The Chan Zuckerberg initiative has a short and thoughtful primer on carbon-dioxide removal from the atmosphere, including why it’s necessary and what our options are. The scientists at RealClimate have updated their classic post, The CO2 Problem in Six Easy Steps, which is a readable scientific primer on the drivers of climate change.
While devastating flooding is becoming more common around the world, recent flooding in Pakistan has been particularly serious. The New York Times reports that over 1,100 people have died so far, and more than one million homes have been damaged or destroyed (video). Additional video shows the power of some of the flooding, and the Chairman of the Pakistan Red Crescent said that the “worst is yet to come” because conditions were perfect for the spread of waterborne diseases. The Pakistani Meteorological Department explained (in an article in Grist) that “the southern province of Sindh received 784 percent more rainfall this month than the August average and southwestern Baluchistan received 500 percent more.” The Guardian notes that this disaster comes as the country is experiencing economic challenges from high inflation and a depreciating currency (the International Monetary Fund approved $1.17 billion in bailout funds so that the country can avoid default). The country’s Prime Minister has warned that, by the time the monsoon season ends, one-third of Pakistan could be underwater. The New York Times visits Kentucky three weeks after the floods there, documenting the impacts on schools in hard-hit counties.
An op-ed in the New York Times notes that, while the Inflation Reduction Act is the beginning of climate action by the federal government, the transition away from fossil fuels is still the responsibility of all of us. “The public must make the transition from green consumers to green citizens and devote greater political energy to pushing America forward in its transition to a clean economy.” This is because powerful political forces are still resisting change, using disinformation to sow confusion when clean energy is discussed.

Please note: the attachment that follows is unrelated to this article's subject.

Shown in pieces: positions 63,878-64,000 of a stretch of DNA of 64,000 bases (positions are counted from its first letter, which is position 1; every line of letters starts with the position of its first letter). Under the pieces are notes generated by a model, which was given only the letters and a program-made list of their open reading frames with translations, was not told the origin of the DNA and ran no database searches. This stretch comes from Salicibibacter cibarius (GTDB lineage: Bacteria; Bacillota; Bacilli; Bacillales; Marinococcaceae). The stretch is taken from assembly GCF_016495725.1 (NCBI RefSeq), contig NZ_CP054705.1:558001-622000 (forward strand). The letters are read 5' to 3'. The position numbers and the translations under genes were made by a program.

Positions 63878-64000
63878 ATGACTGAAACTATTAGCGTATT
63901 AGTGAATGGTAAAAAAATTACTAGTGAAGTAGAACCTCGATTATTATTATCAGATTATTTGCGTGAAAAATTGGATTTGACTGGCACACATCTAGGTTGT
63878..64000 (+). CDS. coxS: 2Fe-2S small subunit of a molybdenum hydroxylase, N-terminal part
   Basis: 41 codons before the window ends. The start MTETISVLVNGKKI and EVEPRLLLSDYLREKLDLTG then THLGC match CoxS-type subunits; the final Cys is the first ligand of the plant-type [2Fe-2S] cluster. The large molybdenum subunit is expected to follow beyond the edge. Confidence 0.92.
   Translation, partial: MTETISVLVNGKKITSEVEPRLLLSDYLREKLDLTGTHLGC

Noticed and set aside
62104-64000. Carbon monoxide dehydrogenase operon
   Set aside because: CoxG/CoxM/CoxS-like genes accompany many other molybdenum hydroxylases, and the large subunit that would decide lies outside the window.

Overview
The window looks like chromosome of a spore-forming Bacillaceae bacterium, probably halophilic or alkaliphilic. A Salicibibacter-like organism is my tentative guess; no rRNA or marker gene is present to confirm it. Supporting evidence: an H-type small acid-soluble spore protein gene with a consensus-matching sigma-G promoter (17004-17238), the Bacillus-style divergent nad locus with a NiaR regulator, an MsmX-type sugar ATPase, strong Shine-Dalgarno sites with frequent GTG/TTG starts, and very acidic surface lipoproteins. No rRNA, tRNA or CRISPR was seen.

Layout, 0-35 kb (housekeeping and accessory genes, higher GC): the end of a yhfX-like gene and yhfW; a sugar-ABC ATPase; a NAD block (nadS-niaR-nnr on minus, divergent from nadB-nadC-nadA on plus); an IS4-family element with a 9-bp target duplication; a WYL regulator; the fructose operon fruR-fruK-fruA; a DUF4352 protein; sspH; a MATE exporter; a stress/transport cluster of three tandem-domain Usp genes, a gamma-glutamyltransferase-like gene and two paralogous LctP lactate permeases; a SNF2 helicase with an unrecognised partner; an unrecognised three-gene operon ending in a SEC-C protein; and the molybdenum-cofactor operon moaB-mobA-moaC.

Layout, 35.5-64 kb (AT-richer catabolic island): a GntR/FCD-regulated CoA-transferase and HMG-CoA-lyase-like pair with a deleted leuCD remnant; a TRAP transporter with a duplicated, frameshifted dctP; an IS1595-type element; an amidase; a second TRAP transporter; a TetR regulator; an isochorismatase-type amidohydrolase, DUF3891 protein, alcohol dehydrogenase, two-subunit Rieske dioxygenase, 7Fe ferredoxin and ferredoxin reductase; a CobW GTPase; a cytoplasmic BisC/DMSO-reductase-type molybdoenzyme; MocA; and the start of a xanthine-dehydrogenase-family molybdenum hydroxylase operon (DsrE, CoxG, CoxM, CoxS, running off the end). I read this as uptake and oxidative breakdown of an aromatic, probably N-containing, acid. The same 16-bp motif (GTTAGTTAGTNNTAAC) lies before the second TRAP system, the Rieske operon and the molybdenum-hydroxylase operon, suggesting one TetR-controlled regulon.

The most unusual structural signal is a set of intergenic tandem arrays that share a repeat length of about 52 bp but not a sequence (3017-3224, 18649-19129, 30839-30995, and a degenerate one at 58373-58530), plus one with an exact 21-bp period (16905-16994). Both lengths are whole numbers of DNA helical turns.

Dr. Andrew Rosenberg, recently retired Director of the Center for Science and Democracy at the Union of Concerned Scientists, has an excellent blog post about the importance of science-based policy. He provides a thoughtful perspective on how science has informed important recent federal-policy decisions.
Our transition to an economy free of carbon emissions will require us to think differently about our relationship to the planet. Such change in attitudes can be seen in how American ranchers and others in the western states are thinking about beavers. The New York Times visits a ranch in northeastern Nevada where, instead of dynamiting beaver dams, the rancher is learning to coexist with the beavers and their works. The partnership is particularly valuable as beavers store water in the landscape, help to reduce soil erosion and even sequester carbon.
The Guardian describes in detail one of the most sophisticated attempts yet to sustainably transport cargo across the ocean. Large container ships are a major source of greenhouse gases worldwide, and a variety of entrepreneurs are attempting to use wind-powered vessels to transport cargo. It is a challenge, particularly economically.